Stress-Free Networking

Stress-Free Networking

This is the first in a series of career-oriented posts from Deirdre O'Donnell, Director of Career Services for the Bridge Program and Associate Director of the Tuck Career Development Office. Deirdre began her career in 1982 as a corporate finance intern at American Express. She joined Lehman Brothers in 1984 and spent the majority of her career within the Fixed Income division. Over the years she was very involved in Lehman’s campus recruiting effort at colleges and universities and ultimately became Global Head of Diversity Recruiting for the firm in 2004. After leaving Lehman in 2008 she joined the Tuck School of Business as an Associate Director of the Career Development Office, focusing on the financial services industry. 

We have all been told that “networking” effectively can get us a job. But the process can feel so painful- even insincere and phony. See if you can find something you have in common with the person before an informational call (shared acquaintance, interests, schools, as examples) and it will feel more authentic. LinkedIn is one way to identify some commonalities.

Ask yourself what you are trying to gain from a networking conversation. The honest answer is probably a job lead, but approach it with the thought that every call or meeting benefits you in some way. Use informational calls/meetings as an opportunity to find information that you won’t find on-line. Ask thoughtful questions and you will be smarter and even more prepared for the next call that you make. Focus on learning, not asking for a job, and you will be more comfortable.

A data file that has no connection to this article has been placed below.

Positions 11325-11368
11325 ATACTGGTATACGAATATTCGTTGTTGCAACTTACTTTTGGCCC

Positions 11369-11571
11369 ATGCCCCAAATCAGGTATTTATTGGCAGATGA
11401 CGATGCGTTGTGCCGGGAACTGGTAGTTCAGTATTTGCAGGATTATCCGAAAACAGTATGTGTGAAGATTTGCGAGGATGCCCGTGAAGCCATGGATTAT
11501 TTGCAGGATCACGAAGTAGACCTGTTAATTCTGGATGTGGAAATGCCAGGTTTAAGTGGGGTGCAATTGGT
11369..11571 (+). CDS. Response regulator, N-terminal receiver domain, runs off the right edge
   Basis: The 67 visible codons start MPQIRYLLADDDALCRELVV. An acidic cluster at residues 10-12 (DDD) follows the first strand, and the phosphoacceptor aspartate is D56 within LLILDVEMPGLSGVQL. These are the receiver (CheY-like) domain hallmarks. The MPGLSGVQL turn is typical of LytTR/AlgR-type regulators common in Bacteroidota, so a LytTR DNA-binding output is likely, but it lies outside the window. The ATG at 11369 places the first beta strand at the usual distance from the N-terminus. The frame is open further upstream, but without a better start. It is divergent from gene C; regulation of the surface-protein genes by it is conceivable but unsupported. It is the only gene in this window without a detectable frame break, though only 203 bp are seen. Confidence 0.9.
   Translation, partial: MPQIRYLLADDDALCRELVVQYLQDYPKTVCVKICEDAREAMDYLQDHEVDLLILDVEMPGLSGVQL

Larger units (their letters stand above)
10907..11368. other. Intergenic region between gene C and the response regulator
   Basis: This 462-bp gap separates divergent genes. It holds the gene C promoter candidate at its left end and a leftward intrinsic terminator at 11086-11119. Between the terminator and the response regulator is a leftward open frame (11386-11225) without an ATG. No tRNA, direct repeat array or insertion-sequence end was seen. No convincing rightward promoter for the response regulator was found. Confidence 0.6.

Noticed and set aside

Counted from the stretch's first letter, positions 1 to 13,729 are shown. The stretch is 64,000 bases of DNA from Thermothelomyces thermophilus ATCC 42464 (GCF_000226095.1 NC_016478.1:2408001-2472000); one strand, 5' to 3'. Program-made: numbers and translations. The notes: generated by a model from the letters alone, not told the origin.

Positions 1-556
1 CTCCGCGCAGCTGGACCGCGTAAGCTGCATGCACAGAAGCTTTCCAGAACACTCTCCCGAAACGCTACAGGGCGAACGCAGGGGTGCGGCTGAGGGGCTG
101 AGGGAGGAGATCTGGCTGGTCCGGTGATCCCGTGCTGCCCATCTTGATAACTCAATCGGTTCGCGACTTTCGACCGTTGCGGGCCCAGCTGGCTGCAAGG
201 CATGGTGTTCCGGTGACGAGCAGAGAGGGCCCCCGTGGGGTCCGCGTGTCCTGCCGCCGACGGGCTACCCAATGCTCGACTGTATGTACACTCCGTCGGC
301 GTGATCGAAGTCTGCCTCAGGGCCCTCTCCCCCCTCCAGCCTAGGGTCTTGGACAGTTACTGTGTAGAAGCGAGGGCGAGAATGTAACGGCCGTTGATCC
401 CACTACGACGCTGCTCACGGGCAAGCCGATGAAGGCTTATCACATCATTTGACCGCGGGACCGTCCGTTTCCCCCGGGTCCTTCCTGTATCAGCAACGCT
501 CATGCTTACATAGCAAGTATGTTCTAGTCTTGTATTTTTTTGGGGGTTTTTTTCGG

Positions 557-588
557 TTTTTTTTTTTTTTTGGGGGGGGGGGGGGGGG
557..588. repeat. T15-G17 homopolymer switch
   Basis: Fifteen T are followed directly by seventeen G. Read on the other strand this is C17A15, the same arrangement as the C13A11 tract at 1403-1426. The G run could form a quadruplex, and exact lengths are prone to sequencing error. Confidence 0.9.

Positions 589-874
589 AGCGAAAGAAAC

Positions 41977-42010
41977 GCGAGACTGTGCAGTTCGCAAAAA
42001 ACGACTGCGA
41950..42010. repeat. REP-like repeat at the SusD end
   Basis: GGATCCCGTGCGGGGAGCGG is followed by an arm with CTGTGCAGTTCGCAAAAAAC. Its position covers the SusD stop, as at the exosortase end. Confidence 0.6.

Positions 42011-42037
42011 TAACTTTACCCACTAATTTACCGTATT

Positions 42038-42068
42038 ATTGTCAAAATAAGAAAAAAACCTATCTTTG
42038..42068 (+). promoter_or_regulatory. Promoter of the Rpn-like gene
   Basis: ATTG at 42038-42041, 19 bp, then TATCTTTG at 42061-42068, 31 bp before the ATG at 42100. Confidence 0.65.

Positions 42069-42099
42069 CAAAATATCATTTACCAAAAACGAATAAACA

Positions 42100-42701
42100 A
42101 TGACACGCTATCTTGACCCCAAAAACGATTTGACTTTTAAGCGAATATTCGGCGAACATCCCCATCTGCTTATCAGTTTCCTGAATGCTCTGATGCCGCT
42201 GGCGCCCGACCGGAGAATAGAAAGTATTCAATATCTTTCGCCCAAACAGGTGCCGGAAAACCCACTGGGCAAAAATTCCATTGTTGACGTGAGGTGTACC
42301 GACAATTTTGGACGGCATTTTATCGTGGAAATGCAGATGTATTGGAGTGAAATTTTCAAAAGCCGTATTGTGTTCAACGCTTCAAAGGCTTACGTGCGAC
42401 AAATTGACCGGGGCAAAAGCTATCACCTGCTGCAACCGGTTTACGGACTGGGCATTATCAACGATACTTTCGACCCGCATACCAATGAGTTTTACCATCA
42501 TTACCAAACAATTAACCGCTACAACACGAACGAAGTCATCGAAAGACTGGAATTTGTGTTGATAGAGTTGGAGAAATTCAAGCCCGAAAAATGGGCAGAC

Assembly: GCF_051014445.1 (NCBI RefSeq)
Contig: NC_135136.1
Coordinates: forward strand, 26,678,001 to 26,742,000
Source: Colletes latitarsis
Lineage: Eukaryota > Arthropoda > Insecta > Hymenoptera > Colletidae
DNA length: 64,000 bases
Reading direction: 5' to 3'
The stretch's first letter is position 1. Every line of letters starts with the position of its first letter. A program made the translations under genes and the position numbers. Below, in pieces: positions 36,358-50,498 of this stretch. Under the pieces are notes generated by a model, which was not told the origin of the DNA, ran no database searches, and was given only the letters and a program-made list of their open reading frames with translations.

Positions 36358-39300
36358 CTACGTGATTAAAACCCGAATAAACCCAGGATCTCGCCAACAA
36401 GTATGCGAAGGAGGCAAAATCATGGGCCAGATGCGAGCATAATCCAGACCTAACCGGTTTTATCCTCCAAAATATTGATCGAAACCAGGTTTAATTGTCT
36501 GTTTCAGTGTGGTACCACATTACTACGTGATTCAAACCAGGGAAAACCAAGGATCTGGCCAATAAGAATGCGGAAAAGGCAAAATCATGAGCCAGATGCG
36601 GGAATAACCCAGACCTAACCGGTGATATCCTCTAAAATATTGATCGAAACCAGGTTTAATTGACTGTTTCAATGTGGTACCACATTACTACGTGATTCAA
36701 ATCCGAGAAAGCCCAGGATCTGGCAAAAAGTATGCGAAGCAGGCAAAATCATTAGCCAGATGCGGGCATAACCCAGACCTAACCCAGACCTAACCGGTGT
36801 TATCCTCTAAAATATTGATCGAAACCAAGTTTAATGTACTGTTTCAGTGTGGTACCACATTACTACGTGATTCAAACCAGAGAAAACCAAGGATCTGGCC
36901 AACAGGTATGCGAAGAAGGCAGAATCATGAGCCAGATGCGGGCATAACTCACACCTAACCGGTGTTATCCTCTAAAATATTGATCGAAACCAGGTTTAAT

Most people are flattered to be asked about themselves and most people are willing to give advice - you are just giving them a platform to do that. As long as you are prepared with questions it will not be a waste of their time. You will find that you come away from a conversation knowing more about what their job entails, having a better understanding of their company and industry, and potentially gaining an advocate. In addition, you get to practice having professional conversations. All of these will make you stronger in interviews going forward.

What is in it for them? They feel good that they have helped you – it’s a way of “paying it forward”. Think of it this way…if someone from your college called one of your parents to ask for some career guidance, would they speak with them? Likely they would. You are that person.

And don’t forget to offer something in return at the end of the meeting. Maybe offer to be a contact for anyone they might know who is thinking about applying to your college….

As Nike says – Just Do It.

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